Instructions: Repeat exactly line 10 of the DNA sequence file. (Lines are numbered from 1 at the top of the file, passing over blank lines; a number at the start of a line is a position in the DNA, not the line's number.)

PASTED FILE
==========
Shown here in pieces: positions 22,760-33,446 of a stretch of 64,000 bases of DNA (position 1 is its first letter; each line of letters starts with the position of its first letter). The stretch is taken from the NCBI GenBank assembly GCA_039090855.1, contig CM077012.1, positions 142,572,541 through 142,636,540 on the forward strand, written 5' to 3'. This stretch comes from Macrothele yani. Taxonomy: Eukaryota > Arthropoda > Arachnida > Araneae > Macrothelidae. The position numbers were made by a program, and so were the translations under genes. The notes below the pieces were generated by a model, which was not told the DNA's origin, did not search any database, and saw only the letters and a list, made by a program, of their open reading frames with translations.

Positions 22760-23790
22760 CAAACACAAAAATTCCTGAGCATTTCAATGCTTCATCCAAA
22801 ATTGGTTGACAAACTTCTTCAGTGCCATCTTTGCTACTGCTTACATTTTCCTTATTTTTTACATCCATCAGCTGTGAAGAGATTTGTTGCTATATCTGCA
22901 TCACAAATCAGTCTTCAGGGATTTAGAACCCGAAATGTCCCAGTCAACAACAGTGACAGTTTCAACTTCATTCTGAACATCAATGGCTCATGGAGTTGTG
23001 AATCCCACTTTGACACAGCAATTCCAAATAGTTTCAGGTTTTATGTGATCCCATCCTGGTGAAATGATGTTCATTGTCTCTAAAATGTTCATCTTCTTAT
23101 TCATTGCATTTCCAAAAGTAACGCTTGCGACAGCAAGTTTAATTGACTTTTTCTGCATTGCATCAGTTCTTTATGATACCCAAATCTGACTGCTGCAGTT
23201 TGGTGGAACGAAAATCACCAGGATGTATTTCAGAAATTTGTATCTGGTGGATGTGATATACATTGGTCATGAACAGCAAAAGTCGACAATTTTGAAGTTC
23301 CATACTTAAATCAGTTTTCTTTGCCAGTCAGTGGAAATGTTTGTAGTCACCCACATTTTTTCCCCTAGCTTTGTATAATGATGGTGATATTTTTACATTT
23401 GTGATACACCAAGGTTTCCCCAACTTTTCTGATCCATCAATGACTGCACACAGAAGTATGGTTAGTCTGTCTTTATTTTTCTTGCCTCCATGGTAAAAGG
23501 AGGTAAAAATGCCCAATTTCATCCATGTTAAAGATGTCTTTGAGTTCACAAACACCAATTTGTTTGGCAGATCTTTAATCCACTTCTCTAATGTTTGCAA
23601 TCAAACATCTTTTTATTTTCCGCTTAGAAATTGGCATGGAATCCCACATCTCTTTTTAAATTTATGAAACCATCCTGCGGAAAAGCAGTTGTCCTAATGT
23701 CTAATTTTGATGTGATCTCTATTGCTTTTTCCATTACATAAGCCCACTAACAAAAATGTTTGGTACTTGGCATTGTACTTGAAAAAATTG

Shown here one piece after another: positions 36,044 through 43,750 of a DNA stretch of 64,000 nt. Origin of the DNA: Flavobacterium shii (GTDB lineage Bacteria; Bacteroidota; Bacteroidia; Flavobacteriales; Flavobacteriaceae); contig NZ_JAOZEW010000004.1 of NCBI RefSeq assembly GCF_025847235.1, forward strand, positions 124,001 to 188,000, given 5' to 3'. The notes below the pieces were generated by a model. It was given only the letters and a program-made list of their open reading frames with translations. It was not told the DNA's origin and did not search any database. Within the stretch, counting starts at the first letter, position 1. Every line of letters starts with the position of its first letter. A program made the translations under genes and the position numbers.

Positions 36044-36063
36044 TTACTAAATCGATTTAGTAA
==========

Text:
23401 GTGATACACCAAGGTTTCCCCAACTTTTCTGATCCATCAATGACTGCACACAGAAGTATGGTTAGTCTGTCTTTATTTTTCTTGCCTCCATGGTAAAAGG